But how does one live this Easter season, these forty precious extra days when Jesus walked the earth again? Here are some ideas:

  1. Many Catholics try to perform spiritual or corporal acts of mercy throughout Lent. But aren’t they even better suited to Eastertide? In gratitude and joy in his presence we can offer the very things that Jesus did for us: visit someone who is sick, give away clothing to someone who needs it, forgive someone else, pray for the living and the dead.
  2. This is a time to reflect on your Lenten journey. We’re usually so glad Lent is over that we don’t even think of it again. What worked, and what didn’t? Were you able to find a Lenten practice and stick to it? Write your reflections down in a notebook and remember it next year; it can guide you in your choices.
  3. Imagine being a disciple seeing Jesus appear after dying. How could that not change your life? Eastertide is a time of gratitude and sharing. If you don’t already keep a gratitude journal, this might be a good time to begin.

Eastertide is all about presence, Jesus’ real presence in our lives. We meet him in the Eucharist… but we meet him so many other places, too, on dark roads and in storms, in midnight’s shadows and bright springtime sunlight. Maybe just being aware of those encounters is a good way to begin.

Everyday Grace, Uncategorized

Everyday Grace: 3 Ways to Keep Your Focus During Holy Week

Holy Week, as we all know, is an intense journey with Jesus through the darkest moments of life, emerging finally into the glory of the resurrection at the Easter Vigil. Through many different liturgies, our Church invites us to recall this journey and these events.

Unfortunately, in real life, most of us don’t have the option of slowing down to accommodate extra liturgies and church attendance. So how can we keep our focus on Jesus throughout the week?

  • Either alone or with your family, watch one of the many excellent movies that re-tell the Holy Week story. One favorite is Jesus taken from The Bible Stories series, with Jeremy Sisto as Jesus. You may have another favorite. This is a wonderful way to enter into the story visually and emotionally.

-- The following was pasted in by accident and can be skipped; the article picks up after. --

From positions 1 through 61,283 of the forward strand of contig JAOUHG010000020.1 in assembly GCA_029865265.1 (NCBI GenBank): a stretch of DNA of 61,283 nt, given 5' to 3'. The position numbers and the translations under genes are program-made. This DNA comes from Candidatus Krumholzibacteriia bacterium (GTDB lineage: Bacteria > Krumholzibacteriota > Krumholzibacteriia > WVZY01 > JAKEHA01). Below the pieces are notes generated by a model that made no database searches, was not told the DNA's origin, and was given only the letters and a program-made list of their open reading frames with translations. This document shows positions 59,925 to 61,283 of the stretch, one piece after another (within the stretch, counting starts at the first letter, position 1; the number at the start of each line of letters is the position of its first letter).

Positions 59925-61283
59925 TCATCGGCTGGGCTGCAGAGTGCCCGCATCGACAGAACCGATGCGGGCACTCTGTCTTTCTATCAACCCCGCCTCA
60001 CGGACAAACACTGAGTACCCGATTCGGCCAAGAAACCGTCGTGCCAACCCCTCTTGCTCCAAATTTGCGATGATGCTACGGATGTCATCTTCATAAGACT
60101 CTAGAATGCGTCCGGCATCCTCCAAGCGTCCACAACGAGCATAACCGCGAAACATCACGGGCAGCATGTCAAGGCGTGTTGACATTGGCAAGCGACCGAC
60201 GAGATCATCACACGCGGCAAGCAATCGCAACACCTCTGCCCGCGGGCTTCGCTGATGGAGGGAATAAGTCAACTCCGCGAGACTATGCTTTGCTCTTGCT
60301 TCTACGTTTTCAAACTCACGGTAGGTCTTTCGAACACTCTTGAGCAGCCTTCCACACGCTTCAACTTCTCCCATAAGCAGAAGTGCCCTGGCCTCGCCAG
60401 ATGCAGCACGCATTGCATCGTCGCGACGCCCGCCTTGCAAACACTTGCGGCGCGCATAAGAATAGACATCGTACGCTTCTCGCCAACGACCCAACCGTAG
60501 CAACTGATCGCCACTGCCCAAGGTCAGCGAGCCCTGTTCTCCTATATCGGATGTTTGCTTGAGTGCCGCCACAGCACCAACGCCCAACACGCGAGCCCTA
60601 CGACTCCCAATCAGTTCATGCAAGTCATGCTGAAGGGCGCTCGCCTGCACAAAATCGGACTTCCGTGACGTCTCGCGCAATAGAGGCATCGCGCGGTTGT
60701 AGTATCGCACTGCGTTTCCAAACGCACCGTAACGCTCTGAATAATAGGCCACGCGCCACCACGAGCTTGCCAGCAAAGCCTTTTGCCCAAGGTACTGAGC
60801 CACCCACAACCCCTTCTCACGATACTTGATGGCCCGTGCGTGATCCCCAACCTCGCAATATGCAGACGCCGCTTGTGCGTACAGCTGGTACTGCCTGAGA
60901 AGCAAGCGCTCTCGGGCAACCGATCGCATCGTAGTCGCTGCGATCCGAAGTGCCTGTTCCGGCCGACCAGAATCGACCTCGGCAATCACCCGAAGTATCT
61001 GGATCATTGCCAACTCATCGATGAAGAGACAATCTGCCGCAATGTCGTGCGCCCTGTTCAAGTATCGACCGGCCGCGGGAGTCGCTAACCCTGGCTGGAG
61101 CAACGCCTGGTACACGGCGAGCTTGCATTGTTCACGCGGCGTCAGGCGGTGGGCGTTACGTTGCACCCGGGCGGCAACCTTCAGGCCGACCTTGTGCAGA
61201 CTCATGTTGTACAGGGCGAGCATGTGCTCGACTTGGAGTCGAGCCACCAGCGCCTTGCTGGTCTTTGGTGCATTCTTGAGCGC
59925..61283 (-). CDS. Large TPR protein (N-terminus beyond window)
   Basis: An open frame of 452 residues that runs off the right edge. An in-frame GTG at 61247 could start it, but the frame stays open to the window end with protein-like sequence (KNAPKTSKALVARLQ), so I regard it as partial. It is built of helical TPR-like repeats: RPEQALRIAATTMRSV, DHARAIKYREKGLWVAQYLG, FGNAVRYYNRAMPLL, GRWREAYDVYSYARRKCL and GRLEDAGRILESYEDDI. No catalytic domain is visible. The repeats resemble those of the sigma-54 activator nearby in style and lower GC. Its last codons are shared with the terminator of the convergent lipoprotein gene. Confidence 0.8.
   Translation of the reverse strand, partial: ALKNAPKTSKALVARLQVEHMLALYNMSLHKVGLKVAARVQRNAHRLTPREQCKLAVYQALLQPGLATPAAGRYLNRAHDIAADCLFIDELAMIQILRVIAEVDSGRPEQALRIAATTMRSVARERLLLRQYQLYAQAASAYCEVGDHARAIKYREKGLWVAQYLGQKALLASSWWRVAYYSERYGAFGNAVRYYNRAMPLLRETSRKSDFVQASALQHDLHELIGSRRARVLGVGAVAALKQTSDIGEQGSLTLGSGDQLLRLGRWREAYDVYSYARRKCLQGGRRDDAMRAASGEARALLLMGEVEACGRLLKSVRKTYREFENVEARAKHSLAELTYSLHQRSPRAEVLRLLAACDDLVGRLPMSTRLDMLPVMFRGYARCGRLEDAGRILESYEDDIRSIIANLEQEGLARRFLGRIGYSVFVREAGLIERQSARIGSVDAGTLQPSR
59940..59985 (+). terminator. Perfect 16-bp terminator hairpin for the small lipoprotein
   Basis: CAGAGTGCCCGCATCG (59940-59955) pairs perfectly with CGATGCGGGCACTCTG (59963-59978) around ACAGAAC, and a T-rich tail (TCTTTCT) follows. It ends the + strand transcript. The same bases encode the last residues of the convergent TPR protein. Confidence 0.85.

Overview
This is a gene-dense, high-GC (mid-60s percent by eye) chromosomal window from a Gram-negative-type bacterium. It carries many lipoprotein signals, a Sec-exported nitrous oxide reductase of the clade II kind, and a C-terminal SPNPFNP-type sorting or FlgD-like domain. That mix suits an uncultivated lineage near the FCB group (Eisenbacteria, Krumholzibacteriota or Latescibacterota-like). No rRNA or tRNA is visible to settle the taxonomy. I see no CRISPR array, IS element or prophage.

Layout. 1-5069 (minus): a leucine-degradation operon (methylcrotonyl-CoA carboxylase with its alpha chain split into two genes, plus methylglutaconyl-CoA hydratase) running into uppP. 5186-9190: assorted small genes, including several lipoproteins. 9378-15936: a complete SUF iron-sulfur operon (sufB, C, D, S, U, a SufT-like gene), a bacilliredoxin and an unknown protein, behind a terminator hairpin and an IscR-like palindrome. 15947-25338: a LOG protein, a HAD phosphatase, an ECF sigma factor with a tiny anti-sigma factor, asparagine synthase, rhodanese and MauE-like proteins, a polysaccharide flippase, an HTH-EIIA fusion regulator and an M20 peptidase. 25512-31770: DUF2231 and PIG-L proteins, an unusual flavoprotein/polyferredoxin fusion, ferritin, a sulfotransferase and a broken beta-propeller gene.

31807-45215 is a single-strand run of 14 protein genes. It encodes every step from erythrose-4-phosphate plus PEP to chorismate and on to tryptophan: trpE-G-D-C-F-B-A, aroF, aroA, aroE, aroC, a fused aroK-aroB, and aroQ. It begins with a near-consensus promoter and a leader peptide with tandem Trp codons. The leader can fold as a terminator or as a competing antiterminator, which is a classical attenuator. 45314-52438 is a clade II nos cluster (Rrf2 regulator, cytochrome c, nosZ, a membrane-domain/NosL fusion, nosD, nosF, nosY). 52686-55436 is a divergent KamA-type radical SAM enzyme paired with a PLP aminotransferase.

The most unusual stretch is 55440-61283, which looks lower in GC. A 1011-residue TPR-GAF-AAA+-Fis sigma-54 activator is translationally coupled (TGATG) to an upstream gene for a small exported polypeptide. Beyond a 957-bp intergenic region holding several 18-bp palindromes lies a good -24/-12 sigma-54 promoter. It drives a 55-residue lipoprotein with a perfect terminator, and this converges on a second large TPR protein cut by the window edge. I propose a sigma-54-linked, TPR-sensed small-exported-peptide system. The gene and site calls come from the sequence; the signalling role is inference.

• Use your social media. If you can’t unplug, then post Bible passages, appropriate poetry, and links to great works of art that point to God’s redeeming love instead of posting political rants, pictures of your cat, or updates about your activities.
  • The Good Friday liturgy is beautiful and moving, but you might not be able to get to church for it. If not, take a longer lunch break at work to acknowledge this sacred time. Shut off your electronics, read quietly, reflect on Jesus’ last words.

We’d all love to be able to spend this entire week in church and with the community of faith, but most of us don’t have that luxury. Don’t give up! You don’t have to be physically in a church to carry Christ in your heart this Holy Week.

Everyday Grace, Uncategorized

Everyday Grace: How to Make a Difference in Difficult Times

We’re all in bad-news overload these days, it seems. Natural disasters, political frays, grief and sadness… it’s a constant assault on our minds and hearts, and with so much bad news coming at us, it’s easy to feel small, insignificant, and ineffectual.

But we’re assured that God loves us, that he has carved us into the palm of his hand. We are important in God’s eyes, and knowing that can empower us to take action:

  • Pray about it. Prayer changes things. Prayer changes us. God has arranged his world so we can make choices, and we can often discern his will when we open ourselves to it. Remember the words of Padre Pio: “Pray, hope, and don’t worry. Worry changes nothing. God is merciful and will hear your prayer.”